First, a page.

Finding Your Way. Focus on the important things in life.
Step by step guide to find your way back when you lose your way.
I have a confession to make. It’s embarrassing. Here it is: I’m a “shiny object” person. I’m on my path, getting things done…then some shiny, bright, new idea grabs my attention. Six months later I’m working full-time (or more) on my latest obsession and have completely forgotten my priorities in life.
However, after 15 years of being an adult, I think I’ve finally gotten past that.
I recently thought about starting a new website. In fact, I did start it. Was starting to get involved. Then stopped. I love THIS site. I am THIS person (The Housewife Modern). My PASSION is HERE. The problem wasn’t I had lost interest, the problem was I needed to stay focused.
Maybe you’ve been in the same place. You have a passion in life (mine is writing). It can be anything. Some people are really passionate about accounting. They love helping people. The intricacies of it capture their imagination.
But life gets you down. The grind of bills, work, cooking, laundry, maybe kids wanting you to admire their latest piece of art (which is three lines scribbled on a page when you know very well they can do much better). Six months later, you’re wondering what you’re doing and where you’re at.
It can happen to anyone. What you need is a step by step guide to get back on track and find out how to focus on the important things in life.
1. What is your passion?
First, define your passion.
Seriously, take five minutes to stop and think about it. With today’s fast-track world, five minutes can encompass e-mail, FB, and text messaging. At the same time. But for now…give just five minutes.
It can be anything. Is it your kids? It’s completely okay for it to be. It’s also completely okay to love your kids, want the best for them, but have another passion in life. One of the best things about life is that it’s NOT either/or.
Is it your career? More specifically, a certain job in your career you love? For example, I love writing. I’ve tried my hand at fiction (I’m horrible at it, by the way). Written for magazines and made money. Done copywriting (and made a lot more money).
But the writing that really grabs me? Writing online. But more specifically, writing stuff that touches people, makes a difference. Sometimes that difference is simply a fabulous recipe. I get actual, real pleasure out of hearing that my Reese’s Muddy Buddies were fabulous. Or that my Cast-Iron Skillet Cornbread (which I developed myself) is the BEST cornbread they’ve ever eaten. I never got that satisfaction out of designing and writing a brochure for a company.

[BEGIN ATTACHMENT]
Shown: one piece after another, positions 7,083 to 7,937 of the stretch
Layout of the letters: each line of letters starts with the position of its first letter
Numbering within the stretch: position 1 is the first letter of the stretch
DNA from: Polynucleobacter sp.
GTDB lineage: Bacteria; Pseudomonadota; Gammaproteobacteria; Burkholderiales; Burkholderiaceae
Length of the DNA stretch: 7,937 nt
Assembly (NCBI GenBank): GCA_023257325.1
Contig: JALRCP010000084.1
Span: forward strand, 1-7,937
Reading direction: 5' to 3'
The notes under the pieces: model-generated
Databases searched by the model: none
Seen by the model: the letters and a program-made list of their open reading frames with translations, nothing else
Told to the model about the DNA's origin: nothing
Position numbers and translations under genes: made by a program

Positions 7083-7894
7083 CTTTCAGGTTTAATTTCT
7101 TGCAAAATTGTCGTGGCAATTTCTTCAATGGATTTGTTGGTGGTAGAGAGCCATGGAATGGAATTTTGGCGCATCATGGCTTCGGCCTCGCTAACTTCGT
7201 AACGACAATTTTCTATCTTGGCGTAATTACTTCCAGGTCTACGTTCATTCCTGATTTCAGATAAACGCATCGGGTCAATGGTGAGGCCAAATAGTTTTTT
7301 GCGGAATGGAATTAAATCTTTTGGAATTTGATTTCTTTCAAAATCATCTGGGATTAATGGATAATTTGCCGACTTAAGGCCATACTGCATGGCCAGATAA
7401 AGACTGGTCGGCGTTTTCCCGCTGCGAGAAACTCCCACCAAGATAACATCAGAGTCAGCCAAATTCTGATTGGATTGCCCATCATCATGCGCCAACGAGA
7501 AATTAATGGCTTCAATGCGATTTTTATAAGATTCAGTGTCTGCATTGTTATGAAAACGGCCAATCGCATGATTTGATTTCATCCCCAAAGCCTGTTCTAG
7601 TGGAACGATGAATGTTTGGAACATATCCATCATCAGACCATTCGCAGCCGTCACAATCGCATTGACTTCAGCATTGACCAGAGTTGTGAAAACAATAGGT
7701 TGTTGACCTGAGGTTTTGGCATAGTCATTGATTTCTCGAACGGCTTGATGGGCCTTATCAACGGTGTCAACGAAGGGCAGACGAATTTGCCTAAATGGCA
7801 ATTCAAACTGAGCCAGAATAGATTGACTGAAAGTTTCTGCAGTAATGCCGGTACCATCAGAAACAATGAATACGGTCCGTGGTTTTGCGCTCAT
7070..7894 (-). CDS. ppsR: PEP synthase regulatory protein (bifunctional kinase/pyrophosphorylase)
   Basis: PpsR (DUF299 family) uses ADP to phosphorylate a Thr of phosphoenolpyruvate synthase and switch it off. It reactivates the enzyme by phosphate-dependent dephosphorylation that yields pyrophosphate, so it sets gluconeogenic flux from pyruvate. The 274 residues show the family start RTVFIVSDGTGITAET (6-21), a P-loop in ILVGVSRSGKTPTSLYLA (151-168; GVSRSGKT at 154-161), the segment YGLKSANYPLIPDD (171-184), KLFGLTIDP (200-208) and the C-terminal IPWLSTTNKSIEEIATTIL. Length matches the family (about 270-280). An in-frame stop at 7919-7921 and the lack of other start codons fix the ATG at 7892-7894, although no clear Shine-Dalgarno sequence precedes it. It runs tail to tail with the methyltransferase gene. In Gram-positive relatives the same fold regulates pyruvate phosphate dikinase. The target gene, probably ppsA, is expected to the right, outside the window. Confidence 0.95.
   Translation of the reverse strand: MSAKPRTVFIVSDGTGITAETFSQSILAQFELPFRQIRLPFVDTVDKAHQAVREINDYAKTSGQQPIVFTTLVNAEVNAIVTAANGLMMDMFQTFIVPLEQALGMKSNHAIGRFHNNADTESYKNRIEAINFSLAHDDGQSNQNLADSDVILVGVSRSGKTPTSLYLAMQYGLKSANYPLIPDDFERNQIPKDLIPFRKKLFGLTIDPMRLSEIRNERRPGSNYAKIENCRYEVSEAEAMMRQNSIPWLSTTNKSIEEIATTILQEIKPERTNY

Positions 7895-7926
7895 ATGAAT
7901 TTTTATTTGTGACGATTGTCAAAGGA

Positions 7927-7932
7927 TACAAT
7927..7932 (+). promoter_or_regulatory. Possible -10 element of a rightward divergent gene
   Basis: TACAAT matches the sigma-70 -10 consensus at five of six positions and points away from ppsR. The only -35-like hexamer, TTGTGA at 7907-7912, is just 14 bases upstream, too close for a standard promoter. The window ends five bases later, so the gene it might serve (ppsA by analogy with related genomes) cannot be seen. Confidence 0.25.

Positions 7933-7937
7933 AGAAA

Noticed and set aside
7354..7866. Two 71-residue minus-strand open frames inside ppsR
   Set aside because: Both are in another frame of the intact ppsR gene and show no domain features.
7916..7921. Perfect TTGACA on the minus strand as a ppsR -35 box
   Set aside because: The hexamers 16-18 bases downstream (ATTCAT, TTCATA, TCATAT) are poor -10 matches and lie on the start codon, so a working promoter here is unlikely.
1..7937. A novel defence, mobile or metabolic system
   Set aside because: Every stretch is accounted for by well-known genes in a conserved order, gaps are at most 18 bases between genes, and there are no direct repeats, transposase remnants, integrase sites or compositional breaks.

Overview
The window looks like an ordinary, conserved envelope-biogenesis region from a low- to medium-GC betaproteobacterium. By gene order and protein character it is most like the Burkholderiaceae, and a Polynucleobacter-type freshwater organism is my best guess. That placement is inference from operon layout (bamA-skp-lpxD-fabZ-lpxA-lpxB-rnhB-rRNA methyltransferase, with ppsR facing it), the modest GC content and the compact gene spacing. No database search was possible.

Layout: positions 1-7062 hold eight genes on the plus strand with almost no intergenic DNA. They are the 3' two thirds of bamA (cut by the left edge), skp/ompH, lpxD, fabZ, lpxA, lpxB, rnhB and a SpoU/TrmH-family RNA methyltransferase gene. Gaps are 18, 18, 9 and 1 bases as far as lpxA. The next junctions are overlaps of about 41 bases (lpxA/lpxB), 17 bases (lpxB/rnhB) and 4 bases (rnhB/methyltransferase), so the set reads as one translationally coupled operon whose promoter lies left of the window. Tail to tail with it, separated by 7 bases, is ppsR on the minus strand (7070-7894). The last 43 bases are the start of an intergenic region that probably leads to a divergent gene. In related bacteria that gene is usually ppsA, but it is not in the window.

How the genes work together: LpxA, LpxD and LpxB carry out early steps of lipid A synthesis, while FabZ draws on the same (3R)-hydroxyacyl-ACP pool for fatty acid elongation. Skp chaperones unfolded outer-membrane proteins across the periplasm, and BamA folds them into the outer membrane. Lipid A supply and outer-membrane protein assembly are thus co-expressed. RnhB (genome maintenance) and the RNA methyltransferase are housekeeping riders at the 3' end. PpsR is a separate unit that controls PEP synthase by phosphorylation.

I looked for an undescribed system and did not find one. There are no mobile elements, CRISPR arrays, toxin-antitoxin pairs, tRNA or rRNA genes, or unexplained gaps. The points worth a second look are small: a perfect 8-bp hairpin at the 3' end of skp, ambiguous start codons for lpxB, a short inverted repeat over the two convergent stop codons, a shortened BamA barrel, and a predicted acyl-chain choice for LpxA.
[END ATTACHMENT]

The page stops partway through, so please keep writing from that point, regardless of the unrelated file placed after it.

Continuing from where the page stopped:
Sometimes the difference is someone reading something just like this and saying it helped them. My sister-in-law lost her son…but now she blogs about her journey and has helped other grieving parents. Knowing her son Drew is still touching lives means so much to her.
My great-grandma’s passion was quilting. She made quilts for everyone in the family. Upon getting married, you got your quilt. And that quilt is one of my most valued possession.
Your passion is yours. It’s no one else’s. Define it. Own it.
When you focus on the important things in life, others might not agree that they’re important. They just need to be important to you.
2. Accept you’re not on path
Since you’re reading this, I’m assuming you’ve probably lost your way. You’re not focusing on your passion. Don’t worry. It’s not your fault. Life works that way…it descends into chaos (I won’t get into the theory of entropy).
But it’s your choice to get back on the path.
The harshest piece of advice I ever received was from my husband. [Side note: It hurt so much, I said the worst thing I’ve ever said to him in return (and regret it to this day).]
He said: “You’ve lost your way.“
I rejected it completely. It was hard hearing my daily tasks weren’t important. I was making money. But I didn’t love it. I didn’t really even like it. And my true path- writing- seems destined to failure. Writers don’t make money. Everyone knows about the starving artist. But he was right. I was lost.
But it wasn’t until I accepted he was right that I was willing to sit down and figure out how to get back on track.
3. What is distracting you?
Third step: figure out what is distracting you.
Losing your path is usually a combination of two factors: getting lost in something else and losing focus on the important things in life.
So, what are you lost in?
—If you picked up another project, volunteer job, or committee that takes up time- ask (seriously ask), can you quit it? If so, do it. It’s not contributing to your passion in life. And do you want to look back 20 years from now and ask why you wasted that time?